The Titan (pronounced Tee-tahn) are from the smallest city in the CHL; Bathurst, NB has a population of 13,424 — smaller than any NHL arena capacity. They are the epitome of junior hockey lore, a small town rallying around the local teens to show up the big cities of Halifax and Saint John and Montreal and seeing them succeed.

The Titan didn’t have a top points scorer in the Q this year, their top player Antoine Morand barely made the top 15 in the league by one point. They surprised many by finishing at the top of the QMJHL, behind only their finals opponent Blainville-Boisbriand, and then having two sweeps in the playoffs. The little town that could saw their team defeat a team from the suburbs of Montreal, and now saw them off to Regina, to bring home the first Memorial Cup in franchise history.

Hamilton Bulldogs (OHL Champions)

17/18 record: 43-18-4-3, 2nd Overall
Playoff result: Defeated Ottawa 67’s 4-1, defeated Niagara IceDogs 4-1, defeated Kingston Frontenacs 4-1, defeated Sault Ste. Marie Greyhounds 4-2
Top Scorer: Robert Thomas (St. Louis Blues) - 49GP, 24G, 51A, 75Pts
Starting Goalie: Kaden Fulcher (Detroit Red Wings) - 55GP, .899sv%, 2.86GAA, 3SO
Memorial Cup appearances: 3 - As Belleville Bulls: 1999, 2008, as Hamilton Bulldogs: 2018
Memorial Cup Championships: 0

The only team smart enough to have a Toronto Maple Leafs prospect (Nicolas Mattinen), the Bulldogs shocked the OHL by defeating the record setting Sault Ste. Marie Greyhounds in the finals of the OHL playoffs. The Bulldogs were building for a championship from last year, when they were in the bidding to host the Memorial Cup tournament this year, but fell short of what Regina could offer as host city.

The Bulldogs brought in Mattinen and Thomas at the OHL trade deadline to help given them some veteran experience - both won the Memorial Cup in 2016 with the London Knights. The Bulldogs are the only team in this tournament this year who haven’t won a Memorial Cup and look to bring the first major hockey championship to Hamilton since the AHL Bulldogs won the Calder Cup in 2007.

Format

The tournament format is a six-game round-robin tournament, so each team plays the other once. The first place team receives a bye to the finals, and second and third place will face off in a semi-final.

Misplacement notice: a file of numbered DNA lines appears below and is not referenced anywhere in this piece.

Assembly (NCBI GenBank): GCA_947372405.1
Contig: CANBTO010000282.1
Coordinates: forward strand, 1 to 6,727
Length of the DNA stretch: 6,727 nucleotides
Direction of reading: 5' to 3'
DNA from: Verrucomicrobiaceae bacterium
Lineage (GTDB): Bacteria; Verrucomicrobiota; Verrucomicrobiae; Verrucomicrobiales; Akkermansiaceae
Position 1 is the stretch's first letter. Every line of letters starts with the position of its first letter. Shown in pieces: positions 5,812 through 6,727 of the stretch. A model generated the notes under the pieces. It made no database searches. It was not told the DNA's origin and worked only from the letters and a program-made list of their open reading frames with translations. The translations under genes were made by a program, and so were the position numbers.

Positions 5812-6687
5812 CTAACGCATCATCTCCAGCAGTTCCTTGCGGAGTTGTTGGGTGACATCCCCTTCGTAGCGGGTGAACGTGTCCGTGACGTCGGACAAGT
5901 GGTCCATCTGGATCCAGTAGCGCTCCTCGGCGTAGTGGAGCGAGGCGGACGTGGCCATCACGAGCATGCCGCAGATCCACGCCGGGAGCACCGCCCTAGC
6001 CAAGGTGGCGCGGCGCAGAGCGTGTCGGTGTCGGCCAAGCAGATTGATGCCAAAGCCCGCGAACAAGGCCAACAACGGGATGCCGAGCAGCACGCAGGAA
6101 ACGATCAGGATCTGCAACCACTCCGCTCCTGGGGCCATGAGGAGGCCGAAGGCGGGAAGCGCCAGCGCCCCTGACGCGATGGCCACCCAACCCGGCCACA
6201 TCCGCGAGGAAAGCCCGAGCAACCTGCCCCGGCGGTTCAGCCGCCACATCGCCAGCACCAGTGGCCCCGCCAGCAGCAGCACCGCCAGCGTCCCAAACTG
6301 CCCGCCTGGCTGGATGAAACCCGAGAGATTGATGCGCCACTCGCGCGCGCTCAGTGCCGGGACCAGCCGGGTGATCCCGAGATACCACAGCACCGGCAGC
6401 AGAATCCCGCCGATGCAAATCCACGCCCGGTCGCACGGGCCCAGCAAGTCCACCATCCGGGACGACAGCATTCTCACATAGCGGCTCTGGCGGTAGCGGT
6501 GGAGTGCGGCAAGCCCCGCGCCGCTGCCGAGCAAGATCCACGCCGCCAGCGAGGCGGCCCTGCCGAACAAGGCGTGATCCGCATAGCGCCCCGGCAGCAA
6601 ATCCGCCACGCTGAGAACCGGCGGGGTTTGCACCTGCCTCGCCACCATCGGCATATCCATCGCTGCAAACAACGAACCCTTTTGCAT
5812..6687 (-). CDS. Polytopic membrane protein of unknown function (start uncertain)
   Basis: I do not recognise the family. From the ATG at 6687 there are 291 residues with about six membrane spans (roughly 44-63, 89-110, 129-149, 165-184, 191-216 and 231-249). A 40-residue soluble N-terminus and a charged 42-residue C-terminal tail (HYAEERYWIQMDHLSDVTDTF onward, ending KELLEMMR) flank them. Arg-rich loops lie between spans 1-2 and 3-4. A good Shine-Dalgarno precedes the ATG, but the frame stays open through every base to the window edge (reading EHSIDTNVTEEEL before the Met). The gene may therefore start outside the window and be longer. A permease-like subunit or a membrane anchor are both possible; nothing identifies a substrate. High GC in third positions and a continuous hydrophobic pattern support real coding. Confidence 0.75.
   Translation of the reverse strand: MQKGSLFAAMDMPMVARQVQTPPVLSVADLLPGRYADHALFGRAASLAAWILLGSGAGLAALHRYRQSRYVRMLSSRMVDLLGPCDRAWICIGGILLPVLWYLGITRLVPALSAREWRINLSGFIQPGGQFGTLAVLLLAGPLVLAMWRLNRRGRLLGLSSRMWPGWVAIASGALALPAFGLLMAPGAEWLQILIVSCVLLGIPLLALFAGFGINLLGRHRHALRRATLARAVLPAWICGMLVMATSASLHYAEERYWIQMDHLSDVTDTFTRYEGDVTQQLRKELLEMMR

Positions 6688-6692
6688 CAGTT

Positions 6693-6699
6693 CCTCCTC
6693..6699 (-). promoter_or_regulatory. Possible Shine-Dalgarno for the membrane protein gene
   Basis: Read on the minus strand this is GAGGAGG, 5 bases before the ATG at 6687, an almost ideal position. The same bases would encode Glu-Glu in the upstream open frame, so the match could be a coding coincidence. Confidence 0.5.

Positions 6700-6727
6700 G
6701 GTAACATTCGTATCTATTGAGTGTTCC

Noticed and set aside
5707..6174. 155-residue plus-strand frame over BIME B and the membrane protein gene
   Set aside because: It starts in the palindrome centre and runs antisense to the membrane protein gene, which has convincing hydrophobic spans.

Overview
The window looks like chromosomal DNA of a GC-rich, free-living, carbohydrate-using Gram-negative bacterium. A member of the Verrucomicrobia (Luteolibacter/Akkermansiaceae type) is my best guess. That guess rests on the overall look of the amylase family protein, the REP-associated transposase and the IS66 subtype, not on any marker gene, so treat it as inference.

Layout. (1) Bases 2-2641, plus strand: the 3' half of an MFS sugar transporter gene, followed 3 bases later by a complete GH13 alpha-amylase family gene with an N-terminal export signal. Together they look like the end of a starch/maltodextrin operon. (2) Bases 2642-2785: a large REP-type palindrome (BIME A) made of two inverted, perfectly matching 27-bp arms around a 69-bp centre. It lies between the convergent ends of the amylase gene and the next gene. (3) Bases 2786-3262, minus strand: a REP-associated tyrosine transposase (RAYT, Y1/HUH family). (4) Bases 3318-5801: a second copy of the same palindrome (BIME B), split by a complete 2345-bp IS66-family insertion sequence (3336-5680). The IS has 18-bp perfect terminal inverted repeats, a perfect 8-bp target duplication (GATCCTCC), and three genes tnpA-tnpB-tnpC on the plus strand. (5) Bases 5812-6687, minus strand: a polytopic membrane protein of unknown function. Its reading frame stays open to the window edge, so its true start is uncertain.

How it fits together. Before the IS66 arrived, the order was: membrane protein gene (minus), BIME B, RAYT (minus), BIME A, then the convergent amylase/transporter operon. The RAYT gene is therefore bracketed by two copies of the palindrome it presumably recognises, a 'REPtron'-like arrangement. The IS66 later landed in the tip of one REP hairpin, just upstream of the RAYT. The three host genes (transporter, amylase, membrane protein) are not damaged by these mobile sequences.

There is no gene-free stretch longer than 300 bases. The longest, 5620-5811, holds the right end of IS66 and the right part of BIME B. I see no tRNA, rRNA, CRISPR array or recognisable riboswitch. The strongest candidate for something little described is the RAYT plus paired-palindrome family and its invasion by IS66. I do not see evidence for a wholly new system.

If there is a tie between third and fourth place a tie breaker game will be played. If there’s a tie between first and second or second and third the head to head game from the round robin will be the tie-breaker. If there’s a three way tie, well you’re cheering for chaos and you can find out the rules here.

Schedule

The tournament begins tonight with the host Regina Pats taking on the OHL Champion Hamilton Bulldogs. This isn’t as easy a tournament for anyone east of Saskatchewan to watch, as the province doesn’t recognize daylight savings time. An 8PM start means 10PM local time for Hamilton and 11PM for Acadie-Bathrust.

Below you can find the schedule (all times Eastern because it’s the best timezone):

May 18th: Hamilton Bulldogs vs Regina Pats - 10PM
May 19th: Swift Current Broncos vs Acadie-Bathurst Titan - 4PM
May 20th: Regina Pats vs Acadie-Bathurst Titan - 7PM
May 21st: Swift Current Broncos vs Hamilton Bulldogs - 8PM
May 22nd: Acadie-Bathurst Titan vs Hamilton Bulldogs - 10PM
May 23rd: Regina Pats vs Swift Current Broncos - 10PM
May 24th: 3rd place vs 4th place tie breaker if necessary - 8PM
May 25th: Semi-Final - 2nd place vs 3rd/4th - 10PM
May 27th: Championship - 1st vs SF Winner - 7PM

How to watch at home

All games can be found on TV on Sportsnet and TVA Sports in Canada, and the NHL Network in the US. You can stream the games online on CHL Live pay-per-view.

How to watch live

If you want to go to the games, you’re in luck! The Brandt Centre in Regina holds over 7,000 people and if previous tournaments are any indication there will be plenty of tickets to be had as walk ups. Just be prepared to pay, as Regina Pats games are $85-$93 per seat and non-Pats games are $65-$75.

(This problem has been recognized by next years host, the Halifax Mooseheads, and they’re offering the lowest walk up prices in five years)

If you’re going to be in Regina for opening weekend, I suggest attending the CHL Fan Breakfast. It’s a fan-run event that raises money for a local charity and gives junior hockey fans from across the country a chance to meet and mingle and get some great swag — you can read a recap of last year’s event here and find info for this year’s meet up here.


I love the Memorial Cup and am incredibly disappointed I can’t be there in person this year. If you can go, go. If you can’t, save up, and let’s meet up in Halifax next year.